But that Jesus knew the injustice of what he was suffering, that he knew these punishments were not being properly inflicted on him, is certain. If Jesus was able to stand up to any degree under his torments, it was only because—right up until the very end at least—he was being strengthened by the Holy Spirit and by the Father. They did not abandon Jesus on account of his having made a mistake in letting all of this happen to him. They were with him, giving him the courage to accept that cup in Gethsemane and to stand up under false accusations.
And as Lent comes to a close and the passion of Jesus takes center stage during Holy Week, we acknowledge that the reason for all that courage and conviction was precisely that Jesus was taking onto himself the sins and evil of the rest of us. We cannot celebrate in any sense the strength with which Jesus endured the hell of the cross and of separation from the Godhead without locating the cause of it all squarely within our own hearts.
Isaiah 50:4 tells us that God had given his chosen Servant a word “that sustains the weary.” That word sustained Jesus but we now have a Gospel Word to sustain us in this weary world, too: namely, the truth that Jesus Christ came into the world to save sinners. The courage and conviction and fortitude the Servant talks about in Isaiah 50 is not something to be admired for its own sake. It’s all in the service of all of us who not only would be unlikely to have such strength ourselves, we’d lack that strength at least partly because any accusations that could be lobbed our direction would be accurate. Apart from Christ, we would have no innocence to claim.
But because of Christ, we now share in the glorious righteousness of God’s Chosen Servant, of the One who was indeed vindicated by the God of all Mercy.
[Note: We have a special page dedicated to further sermon ideas and resources for the 2023 Year A Season of Lent and on into Easter. Visit this page here.]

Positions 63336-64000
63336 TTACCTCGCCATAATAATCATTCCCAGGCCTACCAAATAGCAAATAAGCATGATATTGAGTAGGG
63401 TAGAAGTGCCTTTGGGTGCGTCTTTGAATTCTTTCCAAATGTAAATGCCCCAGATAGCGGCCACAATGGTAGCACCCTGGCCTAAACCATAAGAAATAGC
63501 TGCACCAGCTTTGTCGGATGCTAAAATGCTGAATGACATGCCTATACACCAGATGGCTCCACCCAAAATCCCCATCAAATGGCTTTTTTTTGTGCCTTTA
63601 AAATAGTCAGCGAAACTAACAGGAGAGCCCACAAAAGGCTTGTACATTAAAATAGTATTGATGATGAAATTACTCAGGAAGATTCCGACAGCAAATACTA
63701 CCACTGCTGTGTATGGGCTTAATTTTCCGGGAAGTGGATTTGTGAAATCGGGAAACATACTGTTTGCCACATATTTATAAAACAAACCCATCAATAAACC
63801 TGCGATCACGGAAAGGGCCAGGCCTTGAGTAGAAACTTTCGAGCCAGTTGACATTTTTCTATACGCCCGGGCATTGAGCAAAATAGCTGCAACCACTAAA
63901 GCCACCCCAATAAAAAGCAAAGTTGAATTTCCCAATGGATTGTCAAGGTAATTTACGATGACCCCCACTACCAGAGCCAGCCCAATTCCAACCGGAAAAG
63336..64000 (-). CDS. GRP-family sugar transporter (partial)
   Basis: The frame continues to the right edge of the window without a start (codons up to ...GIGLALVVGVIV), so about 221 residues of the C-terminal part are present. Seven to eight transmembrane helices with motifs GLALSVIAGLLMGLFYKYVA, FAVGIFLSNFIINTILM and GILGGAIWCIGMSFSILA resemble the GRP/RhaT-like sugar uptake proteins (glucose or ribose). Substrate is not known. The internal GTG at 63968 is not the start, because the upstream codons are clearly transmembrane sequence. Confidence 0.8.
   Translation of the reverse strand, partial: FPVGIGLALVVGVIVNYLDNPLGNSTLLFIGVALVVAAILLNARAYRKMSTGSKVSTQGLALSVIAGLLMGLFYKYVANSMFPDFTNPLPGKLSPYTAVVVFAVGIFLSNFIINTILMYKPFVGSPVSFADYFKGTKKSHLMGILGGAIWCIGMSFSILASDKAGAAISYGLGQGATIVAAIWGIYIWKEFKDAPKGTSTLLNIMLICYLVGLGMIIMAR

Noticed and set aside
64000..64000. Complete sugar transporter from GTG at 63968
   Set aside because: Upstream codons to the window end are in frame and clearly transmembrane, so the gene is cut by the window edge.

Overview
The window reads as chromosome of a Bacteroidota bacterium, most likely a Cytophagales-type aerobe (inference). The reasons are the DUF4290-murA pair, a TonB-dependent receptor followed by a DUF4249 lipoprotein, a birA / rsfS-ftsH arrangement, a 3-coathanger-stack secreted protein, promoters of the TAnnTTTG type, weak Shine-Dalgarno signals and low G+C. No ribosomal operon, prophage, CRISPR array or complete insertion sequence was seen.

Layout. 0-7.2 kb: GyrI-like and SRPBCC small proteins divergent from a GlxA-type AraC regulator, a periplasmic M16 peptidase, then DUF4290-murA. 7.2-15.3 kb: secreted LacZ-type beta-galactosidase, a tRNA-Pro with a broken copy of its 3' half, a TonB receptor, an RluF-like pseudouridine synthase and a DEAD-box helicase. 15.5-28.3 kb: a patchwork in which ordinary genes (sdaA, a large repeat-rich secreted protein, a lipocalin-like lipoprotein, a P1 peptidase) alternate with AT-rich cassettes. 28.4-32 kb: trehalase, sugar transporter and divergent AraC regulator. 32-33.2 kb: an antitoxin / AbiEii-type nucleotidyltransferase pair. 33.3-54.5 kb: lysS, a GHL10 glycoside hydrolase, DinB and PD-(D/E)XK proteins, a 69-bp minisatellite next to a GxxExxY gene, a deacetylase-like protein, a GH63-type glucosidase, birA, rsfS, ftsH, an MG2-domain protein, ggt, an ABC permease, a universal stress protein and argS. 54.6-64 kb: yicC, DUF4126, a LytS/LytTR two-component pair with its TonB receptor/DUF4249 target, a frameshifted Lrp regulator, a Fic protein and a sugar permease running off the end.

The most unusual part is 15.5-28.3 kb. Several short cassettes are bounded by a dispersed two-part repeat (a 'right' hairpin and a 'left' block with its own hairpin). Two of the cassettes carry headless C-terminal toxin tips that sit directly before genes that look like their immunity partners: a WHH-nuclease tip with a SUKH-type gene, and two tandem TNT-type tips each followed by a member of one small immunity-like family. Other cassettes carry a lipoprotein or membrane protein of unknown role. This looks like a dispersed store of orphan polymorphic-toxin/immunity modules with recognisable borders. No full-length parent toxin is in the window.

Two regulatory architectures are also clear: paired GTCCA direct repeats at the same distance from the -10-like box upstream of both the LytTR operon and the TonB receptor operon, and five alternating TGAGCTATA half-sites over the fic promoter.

In his book, Searching for Home, Craig Barnes claims that many people today sense the incompleteness of life as it is, but they don’t know where to look for anything better. So they keep trying to fill in the holes in their lives by indulging in food, by increasing their consumer spending, by seeking new experiences, by trying a new drug, by changing careers. But, of course, none of it satisfies for long. At one point Barnes observes that you know people have hit bottom when, instead of longing for a time when suffering will be no more, they plod on in life while never allowing their hopes to rise any higher than the furtive wish, “Maybe tomorrow we will suffer a little less.”
That resigned attitude lets suffering have the last word. In despair, our suffering begets only more suffering in the dismal belief that suffering is what we were made for. The Gospel goes another way, seeing suffering as something that can produce hope. But this hope is not the shrunken hope that says we can do no better than try to suffer a little less. Instead Jesus gives the hope of glory that comes when you realize that by loving the unlovely and by bringing life out of death, Jesus can now give peace even in the midst of suffering.
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Sermon Commentary for Sunday, April 2, 2023
Isaiah 50:4-9a Commentary